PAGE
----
The great migration caused a dramatic shift in African-American culture. It was at this point that urbanization occurred. The general migration trend was southern rural to southern urban to northern urban. This mass urban migration led to overcrowding and serious health problems in the northern cities. Blacks paid excessive rents in the North and segregation, despite Civil Rights laws, was still very much a part of blacks and their way of life. And remember this was less than 100 years ago. The urban migration did create a demand for black services and institutions denied throughout the white society. There was the development of black hospitals and social service organization. There was also an explosion of black cultural experience in theatres, music, and literature. This newfound culture of African-Americans technically was called “black metropolis,” with all kinds of hope and prosperity. Black education expanded tremendously. The black illiteracy rate was cut almost in half and the number of college graduates more than doubled. There was definitely a New Hope for Black America.
The Great Depression caused a tremendous decline in cultural activity and employment. Racial violence flourished as many people competed for scarce jobs. However, the newfound black cultural awareness of the 1920’s continued throughout the depression and World War II. After WWII, blacks found themselves in a much stronger position than before the war.Blacks came out of WWII in a much stronger position and progress continued during the postwar period. Nonwhite income rose from 41percent in 1939 to 54 percent in 1947. The number of blacks employed by the federal government alone increased from 50,000 in 1933 to 200,000 in 1946. This was no accomplishment considering that in 1930 the average southern black youth had a school 20 days shorter than his white counterpart.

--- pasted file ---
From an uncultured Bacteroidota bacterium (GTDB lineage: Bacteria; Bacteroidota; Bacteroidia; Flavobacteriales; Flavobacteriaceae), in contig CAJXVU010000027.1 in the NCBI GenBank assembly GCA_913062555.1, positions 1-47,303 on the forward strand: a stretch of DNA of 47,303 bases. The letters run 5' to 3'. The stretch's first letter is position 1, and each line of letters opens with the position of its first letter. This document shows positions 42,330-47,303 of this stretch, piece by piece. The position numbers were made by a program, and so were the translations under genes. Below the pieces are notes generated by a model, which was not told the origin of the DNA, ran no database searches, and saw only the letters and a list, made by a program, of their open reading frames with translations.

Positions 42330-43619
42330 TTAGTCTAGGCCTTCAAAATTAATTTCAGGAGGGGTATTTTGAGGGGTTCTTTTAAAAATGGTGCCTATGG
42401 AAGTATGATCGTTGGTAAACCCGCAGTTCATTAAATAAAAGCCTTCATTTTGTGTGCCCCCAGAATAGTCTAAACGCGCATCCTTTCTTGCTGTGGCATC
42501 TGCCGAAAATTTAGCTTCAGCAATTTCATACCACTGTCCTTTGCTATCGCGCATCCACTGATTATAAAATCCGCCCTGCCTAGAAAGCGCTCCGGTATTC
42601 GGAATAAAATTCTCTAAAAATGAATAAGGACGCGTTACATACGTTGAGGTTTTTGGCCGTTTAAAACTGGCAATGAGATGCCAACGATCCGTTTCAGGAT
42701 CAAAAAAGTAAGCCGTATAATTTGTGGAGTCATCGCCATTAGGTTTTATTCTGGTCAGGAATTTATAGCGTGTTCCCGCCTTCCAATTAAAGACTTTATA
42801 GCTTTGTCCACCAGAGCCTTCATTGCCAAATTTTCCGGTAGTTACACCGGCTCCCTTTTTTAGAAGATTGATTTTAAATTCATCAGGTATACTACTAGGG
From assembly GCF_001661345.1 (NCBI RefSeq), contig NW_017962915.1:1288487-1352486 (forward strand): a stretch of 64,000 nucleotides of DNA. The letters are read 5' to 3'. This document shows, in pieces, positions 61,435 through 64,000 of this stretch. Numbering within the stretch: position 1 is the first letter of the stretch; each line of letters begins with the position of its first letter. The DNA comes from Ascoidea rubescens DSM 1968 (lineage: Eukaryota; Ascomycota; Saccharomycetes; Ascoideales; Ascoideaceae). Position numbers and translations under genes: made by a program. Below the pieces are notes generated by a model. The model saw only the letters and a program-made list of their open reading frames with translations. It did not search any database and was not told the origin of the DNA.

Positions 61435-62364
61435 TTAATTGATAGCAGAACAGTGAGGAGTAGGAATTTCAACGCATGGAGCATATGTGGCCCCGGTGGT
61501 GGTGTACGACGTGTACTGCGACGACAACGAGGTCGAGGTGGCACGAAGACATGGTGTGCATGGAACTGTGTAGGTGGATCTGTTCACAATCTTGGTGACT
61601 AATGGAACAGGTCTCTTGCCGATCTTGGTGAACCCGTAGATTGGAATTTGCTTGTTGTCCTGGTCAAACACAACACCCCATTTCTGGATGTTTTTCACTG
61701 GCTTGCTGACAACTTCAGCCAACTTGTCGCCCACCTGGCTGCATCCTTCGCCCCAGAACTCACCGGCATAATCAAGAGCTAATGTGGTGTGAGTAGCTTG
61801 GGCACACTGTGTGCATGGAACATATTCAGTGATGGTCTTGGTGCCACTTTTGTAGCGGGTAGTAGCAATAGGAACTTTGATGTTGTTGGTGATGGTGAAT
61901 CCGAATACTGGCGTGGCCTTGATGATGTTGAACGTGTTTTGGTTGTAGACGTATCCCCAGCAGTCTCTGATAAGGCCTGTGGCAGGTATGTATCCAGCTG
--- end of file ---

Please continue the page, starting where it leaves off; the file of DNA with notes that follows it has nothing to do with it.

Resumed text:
Although conditions were improving for blacks, it is imperative to realize that the improved black statistics were still substantially lower than whites. The people of this era were absolutely clueless about the rights of an African-American.
Occurrences in 1948 were critical for the advancement of blacks in the U.S. President Truman issued an executive order that desegregated the armed forces. The Supreme Court decision in Shelley vs. Ferguson made residential segregation more difficult by preventing the enforcement of covenants that prevented residents from living in certain areas based on their race. These events were a part of the gradual progress of blacks beginning in the 1930’s. In 1954 and 55 the Sup0reme Court reversed the 58-year old “separate but equal” doctrine in Brown vs. the Board of Education. Some intellectuals at the time realized, throughout history, it had been shown that contact with different groups tended to bring about mutual respect and appreciation for other groups. Thus Brown decision brought about New Hope for equality in America. “Separate but equal” was inherently unequal because it drew such a distinction between white and black. Perhaps it was the horror of WWII or maybe or maybe Black Americans became fed up with their oppressed well being. Whatever the case, in the mid-1950’s social protest brought social change throughout African-American history.